A long time supporter of the NSW Blues, this year The Star Sydney worked with 3D Printing Technician Shane van Stuivenberg from Cammpro to commission a lifesize 3D model of Blues mascot, Bruce the Blue Heeler. We caught up with Shane to talk about the 3D modelling process and whether Bruce was game-ready.
What started out as a hobby over 13 years ago, 3D printing is now Shane van Stuivenberg’s profession – and he loves it. So who better tasked to create the one and only, Bruce the Blue Heeler – iconic mascot of the NSW Blues NRL team?
Weighing roughly 15kgs and modelled off the actual Bruce the Blue Heeler dog, the 3D version of Bruce will belong to the NSW Blues fans and will go to events and training sessions – anywhere fans gather, Bruce will be there.
If you don’t know much about 3D printing – don’t worry, Shane says that’s pretty common.
“People think 3D printing is exotic and out of reach, however it’s a sustainable, economic and timely form of manufacturing or making a prototype. It’s a lot quicker and more cost-effective than working with clay, paper mache, or working by hand!”
Shane adds that 3D printing is the perfect way to convert digital designs into physical objects, saying Cammpro can 3D print anything from medical prototypes to custom parts of vintage cars or even new products designed by inventors.
“Essentially, 3D printing is a manufacturing process that works by laying down thin layers of material in the form of liquid, powdered plastic, metal or cement, and then fusing the layers together to form a 3D object.”
Now back to Bruce. First things first, Shane and his team went to visit the actual Bruce the Blue Heeler, who’s living happily on a farm in Western Sydney, along with chickens, ducks and kelpie pups. Farmer Dave (of renowned Big Brother fame) is Bruce’s trainer. After meeting Bruce, Shane then completed a 3D scan of him using a specially designed scanner, which Shane says looks like an old telephone handset but bigger (don’t worry – it was harmless to Bruce). The whole scanning process took about an hour, and word on the street is that Bruce was a very well behaved boy throughout. Well, with a bit of help from his trainer, Dave.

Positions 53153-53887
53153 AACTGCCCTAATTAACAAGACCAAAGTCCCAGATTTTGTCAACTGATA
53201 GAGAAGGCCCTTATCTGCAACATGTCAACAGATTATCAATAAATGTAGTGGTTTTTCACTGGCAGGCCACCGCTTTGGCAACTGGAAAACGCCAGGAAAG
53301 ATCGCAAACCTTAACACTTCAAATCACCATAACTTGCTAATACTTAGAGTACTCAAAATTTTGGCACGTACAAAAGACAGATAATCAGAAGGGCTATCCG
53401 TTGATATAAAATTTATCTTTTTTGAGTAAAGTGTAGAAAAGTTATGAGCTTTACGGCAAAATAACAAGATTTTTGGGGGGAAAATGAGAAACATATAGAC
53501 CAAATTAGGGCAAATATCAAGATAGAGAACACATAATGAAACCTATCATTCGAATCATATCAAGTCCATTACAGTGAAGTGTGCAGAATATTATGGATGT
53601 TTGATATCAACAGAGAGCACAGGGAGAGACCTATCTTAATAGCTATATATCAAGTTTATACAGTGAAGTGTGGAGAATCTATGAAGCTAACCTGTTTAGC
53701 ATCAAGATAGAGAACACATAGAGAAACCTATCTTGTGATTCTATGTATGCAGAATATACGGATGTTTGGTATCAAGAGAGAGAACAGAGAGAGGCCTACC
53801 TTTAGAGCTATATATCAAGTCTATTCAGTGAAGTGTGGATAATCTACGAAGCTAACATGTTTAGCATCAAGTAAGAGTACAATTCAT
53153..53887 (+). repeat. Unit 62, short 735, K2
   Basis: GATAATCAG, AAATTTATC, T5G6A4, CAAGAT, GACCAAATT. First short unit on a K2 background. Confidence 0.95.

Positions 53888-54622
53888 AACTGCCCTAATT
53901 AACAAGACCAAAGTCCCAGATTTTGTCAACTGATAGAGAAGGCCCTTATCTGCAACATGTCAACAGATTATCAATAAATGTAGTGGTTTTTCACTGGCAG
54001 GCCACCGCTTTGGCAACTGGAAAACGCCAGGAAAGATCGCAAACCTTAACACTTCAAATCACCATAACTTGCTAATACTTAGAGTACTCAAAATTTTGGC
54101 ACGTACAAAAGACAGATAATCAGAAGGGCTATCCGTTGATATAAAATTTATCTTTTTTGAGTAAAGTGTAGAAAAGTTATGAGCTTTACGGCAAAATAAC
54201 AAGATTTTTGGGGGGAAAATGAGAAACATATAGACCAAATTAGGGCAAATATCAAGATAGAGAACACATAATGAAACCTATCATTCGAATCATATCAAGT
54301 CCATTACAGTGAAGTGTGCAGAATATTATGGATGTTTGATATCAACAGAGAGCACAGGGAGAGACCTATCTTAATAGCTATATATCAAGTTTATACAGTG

“They say never work with animals or kids – but Bruce was very well behaved for a two year old pup – the best they come!”
Shane says they also took a lot of photographs to ensure they had captured Bruce perfectly.
Once back in Wollongong, Shane and the team then began to build the 3D model based on the scans and the photographs.
“It’s a lot of computer processing time – maybe 80 or so hours – to render the model.”
“Once the digital model is completed, it then goes into a software which breaks the model down into individual layers. The printer then runs off very thin layers of plastic, from the bottom up, and the software cuts the plastic in the shape that it needs to be.”
Shane says to think of 3D printing like there’s a million pieces of paper stuck together on top of each other to build an object.
While it’s a faster manufacturing process than some other methods, because Bruce is life size he still took around 100 hours, or four days, to be printed and completed.
“We can print in all shapes and sizes, colours and materials. But because Bruce is for the NSW Blues fans, we’ve printed him blue.”
Representing the NSW Blues and honouring the Super Blues Fans, Bruce is now a special – and immortal – part of the league community forever.
The Star Sydney is thrilled to have helped create a 3D version of Bruce the Blue Heeler – and is excited for fans to see him in person soon. To check out how to get a sighting of Bruce’s iconic new statue at the next NRL game, head to 24/7 Sports Bar.